A Journey of Fantasy, Reflection, and Social Impact with Margarita Artista

Discovering the spark within to blend fantasy with poignant societal reflections, Margarita Artista, author of “The Phoenix Keeper and the City of the Sun,” unveils her creative odyssey. Rooted in a passion for storytelling and a profound sociological understanding, Margarita’s journey intertwines personal growth with a mission to inspire and empower. Through her candid insights, she shares the challenges, triumphs, and profound meanings that fuel her artistry, offering a roadmap for fellow creatives seeking to illuminate the world with their unique voice and vision.

What inspired you to start your creative project, “The Phoenix Keeper and the City of the Sun”?

I’ve always been a big reader, and from a young age, I knew I wanted to write books that would inspire people the way my favourite books inspired me. It wasn’t until I took Sociology in university, though, that I truly understood the extent of the creative journey I wanted – more like needed, really – to embark on. I needed to explore my learnings about society, and to share them with the world, in the hopes of maybe leaving it a better place than I found it.

Can you share a bit about your personal journey and how it influenced your work?

I have a deep fascination with the world around me. I enjoy learning about how our world works, and how people function, and what makes society do all the strange and incredible and confusing things that it does. I’ve also always loved magic, and fantasy, and escaping into new worlds when ours became just a little too rough. Reading and video games also taught me a lot about people, and passions, and most importantly, about myself. Combining the two was more inevitable than I think I realized at the time I started writing.

What were some of the challenges or struggles you faced while working on your project? 

Reliving some of my hardest personal moments – a primary source of inspiration – can be a tricky exercise. On the one hand, I really enjoy self-reflection and taking the time to really piece apart experiences and share what I’ve learned. On the other hand, it’s a very vulnerable process. Some of the moments my characters face were inspired by real moments that were hard for me. But in the end, I think the value of connecting with my readers through sharing these hardships outweighs the discomfort of having to face them as I write.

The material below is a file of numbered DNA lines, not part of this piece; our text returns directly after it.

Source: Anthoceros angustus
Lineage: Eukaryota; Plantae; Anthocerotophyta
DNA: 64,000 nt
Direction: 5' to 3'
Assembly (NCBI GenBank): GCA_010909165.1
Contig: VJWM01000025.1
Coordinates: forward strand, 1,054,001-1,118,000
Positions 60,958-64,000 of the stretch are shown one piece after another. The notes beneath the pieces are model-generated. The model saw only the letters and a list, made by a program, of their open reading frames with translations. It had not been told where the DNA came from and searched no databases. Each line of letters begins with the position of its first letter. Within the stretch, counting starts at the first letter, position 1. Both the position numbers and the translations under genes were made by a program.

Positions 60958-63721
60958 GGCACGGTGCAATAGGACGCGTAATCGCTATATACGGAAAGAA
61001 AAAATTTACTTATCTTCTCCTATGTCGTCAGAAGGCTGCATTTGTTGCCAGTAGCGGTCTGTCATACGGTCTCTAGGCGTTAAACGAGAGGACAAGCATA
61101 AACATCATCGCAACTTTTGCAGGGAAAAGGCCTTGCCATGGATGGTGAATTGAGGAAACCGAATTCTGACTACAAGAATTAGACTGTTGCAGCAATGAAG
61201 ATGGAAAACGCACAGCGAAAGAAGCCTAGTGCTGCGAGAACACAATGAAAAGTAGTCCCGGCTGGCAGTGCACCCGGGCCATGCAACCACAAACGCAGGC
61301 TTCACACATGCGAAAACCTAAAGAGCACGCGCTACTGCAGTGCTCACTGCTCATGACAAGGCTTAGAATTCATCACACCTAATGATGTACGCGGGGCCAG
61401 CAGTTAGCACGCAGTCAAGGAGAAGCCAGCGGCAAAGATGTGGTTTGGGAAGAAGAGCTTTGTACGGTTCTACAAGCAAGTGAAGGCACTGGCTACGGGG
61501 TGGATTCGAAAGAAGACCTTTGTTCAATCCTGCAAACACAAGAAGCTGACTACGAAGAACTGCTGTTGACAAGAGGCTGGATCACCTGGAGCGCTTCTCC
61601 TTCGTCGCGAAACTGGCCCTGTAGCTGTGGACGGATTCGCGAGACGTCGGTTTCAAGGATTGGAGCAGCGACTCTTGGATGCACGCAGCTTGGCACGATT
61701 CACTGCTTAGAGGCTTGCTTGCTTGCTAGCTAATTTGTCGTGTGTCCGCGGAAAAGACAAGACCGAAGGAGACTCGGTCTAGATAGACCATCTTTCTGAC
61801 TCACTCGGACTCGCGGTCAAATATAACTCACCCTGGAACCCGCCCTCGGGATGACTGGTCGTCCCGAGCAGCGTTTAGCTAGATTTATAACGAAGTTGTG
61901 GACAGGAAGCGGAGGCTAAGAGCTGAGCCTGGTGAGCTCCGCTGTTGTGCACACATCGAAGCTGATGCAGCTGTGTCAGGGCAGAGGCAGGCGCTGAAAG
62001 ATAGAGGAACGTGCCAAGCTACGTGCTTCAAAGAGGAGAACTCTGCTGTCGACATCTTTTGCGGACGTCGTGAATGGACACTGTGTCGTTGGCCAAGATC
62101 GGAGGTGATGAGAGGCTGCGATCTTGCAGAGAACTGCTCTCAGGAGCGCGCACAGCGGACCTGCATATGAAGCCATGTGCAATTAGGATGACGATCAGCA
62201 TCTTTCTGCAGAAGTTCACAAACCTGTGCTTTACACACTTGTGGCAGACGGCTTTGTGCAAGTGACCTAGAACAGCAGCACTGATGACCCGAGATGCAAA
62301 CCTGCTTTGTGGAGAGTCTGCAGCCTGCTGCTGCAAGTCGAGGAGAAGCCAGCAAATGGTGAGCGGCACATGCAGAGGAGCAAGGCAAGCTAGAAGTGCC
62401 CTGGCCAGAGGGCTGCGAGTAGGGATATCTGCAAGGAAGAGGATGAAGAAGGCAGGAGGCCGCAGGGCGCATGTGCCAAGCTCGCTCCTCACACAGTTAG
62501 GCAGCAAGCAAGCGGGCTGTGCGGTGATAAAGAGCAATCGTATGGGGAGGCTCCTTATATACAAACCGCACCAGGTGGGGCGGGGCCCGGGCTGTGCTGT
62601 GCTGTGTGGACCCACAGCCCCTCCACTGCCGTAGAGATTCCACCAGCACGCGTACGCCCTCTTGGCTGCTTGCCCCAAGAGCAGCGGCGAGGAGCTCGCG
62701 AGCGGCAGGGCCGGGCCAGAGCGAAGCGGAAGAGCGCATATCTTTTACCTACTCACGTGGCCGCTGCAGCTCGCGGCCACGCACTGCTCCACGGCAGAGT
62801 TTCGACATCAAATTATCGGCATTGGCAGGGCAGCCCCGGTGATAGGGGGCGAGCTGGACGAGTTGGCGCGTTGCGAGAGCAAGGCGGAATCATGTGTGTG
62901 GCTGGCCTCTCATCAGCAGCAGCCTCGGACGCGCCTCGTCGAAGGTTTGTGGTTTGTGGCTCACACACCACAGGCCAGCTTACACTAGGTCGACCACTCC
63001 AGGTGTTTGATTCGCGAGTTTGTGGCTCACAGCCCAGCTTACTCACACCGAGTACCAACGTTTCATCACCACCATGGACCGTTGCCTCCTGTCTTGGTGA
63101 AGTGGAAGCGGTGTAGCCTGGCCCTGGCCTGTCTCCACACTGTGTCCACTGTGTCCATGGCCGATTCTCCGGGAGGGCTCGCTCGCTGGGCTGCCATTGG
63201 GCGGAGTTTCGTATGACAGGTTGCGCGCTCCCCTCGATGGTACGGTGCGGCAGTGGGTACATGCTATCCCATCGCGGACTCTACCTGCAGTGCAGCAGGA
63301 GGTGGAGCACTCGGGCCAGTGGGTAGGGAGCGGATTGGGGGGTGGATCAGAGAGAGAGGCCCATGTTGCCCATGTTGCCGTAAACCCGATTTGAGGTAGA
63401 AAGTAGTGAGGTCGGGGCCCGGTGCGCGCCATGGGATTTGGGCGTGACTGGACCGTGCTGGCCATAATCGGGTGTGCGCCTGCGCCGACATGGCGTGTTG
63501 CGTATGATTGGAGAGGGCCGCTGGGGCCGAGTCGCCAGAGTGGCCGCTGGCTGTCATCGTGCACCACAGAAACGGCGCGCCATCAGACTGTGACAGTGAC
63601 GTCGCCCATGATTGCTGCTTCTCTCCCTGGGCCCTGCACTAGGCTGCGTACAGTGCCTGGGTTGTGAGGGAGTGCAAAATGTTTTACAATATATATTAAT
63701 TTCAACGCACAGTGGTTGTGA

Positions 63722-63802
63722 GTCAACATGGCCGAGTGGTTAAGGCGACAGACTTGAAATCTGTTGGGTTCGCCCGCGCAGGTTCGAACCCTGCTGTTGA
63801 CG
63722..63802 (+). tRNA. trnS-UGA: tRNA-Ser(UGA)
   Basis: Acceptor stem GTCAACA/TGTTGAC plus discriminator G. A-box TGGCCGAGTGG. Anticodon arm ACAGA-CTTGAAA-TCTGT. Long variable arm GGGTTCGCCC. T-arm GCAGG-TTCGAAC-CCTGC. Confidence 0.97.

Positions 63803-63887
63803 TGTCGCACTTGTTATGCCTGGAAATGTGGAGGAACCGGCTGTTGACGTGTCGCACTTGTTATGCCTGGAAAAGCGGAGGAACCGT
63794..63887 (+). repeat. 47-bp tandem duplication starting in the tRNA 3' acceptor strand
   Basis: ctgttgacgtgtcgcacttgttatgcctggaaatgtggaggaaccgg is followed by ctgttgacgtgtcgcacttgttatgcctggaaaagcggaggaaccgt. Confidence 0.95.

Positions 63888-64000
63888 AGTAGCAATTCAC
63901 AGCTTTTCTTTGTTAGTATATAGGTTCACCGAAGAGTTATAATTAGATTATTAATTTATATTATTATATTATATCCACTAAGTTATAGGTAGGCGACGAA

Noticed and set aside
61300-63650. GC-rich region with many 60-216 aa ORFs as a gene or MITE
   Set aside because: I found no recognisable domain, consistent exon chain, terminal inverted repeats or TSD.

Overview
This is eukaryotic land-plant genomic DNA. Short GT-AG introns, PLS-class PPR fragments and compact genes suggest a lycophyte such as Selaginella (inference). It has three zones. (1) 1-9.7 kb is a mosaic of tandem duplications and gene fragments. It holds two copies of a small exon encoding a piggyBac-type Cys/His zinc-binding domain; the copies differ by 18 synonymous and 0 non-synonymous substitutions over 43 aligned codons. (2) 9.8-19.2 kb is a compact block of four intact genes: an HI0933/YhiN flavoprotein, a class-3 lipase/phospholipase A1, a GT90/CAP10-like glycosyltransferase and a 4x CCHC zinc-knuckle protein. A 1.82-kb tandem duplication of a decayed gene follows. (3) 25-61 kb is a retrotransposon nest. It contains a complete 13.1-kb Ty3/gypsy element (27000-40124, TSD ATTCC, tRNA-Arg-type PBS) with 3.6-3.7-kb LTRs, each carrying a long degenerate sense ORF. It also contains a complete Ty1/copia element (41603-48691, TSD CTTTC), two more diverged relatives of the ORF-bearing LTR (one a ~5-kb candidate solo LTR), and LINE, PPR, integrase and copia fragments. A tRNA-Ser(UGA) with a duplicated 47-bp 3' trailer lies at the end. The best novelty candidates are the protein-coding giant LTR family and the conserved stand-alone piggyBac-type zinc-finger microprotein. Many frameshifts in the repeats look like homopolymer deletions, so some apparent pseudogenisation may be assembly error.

How did you overcome these challenges, and what did you learn from them?

I remember my favourite stories when I feel challenged. I take the time to recollect what makes them my favourite stories, and how they’ve had an impact on me. And then I remind myself that if I can have the same impact on even just one reader, then I’ve done what I’ve set out to do. That usually keeps me going.

Your project incorporates sociological discussions such as wealth, power, discrimination, and mental health. Can you elaborate on why these themes are important to you?

Learning about these themes throughout my education really changed my perspective and how I interact with the world. It has benefitted me greatly to be more aware of how wealth affects power, how discrimination appears in systems, and how paying attention to these things can help you make better judgment calls when it comes to who you vote for or where you spend your money. As a collective, we can have tremendous influence when it comes to social issues, and I’m so inspired by everyone who uses their voice to stand up for others; I definitely see this younger generation especially speaking up for the things that matter and sparking positive change in the world.

I also believe mental health is an ongoing discussion that needs to be visited and revisited in our social circles. Learning about each other, our struggles, our strengths – it allows us to better accommodate, and more importantly, invites compassion into our daily living. We, as a society, need to take care of each other, and that starts with normalizing and destigmatizing the issues we face. We are all better off when we are unafraid to ask for help, when we can access care, and ultimately, when we are given space to heal.

What advice would you give to other women who are pursuing their creative passions or starting their own projects?

Be loud. Take up room. Be unapologetic in your presence. Never let anyone tell you that your ideas aren’t worthy – you have them for a reason. And most importantly, you are entitled to embrace as many identities as you choose. You can be a mother, a painter, and a wife, in any order you choose. You can enjoy sex and spirituality at the same time. The world tends to encourage women to fit into a box – I say we break out of that narrative and do whatever we want.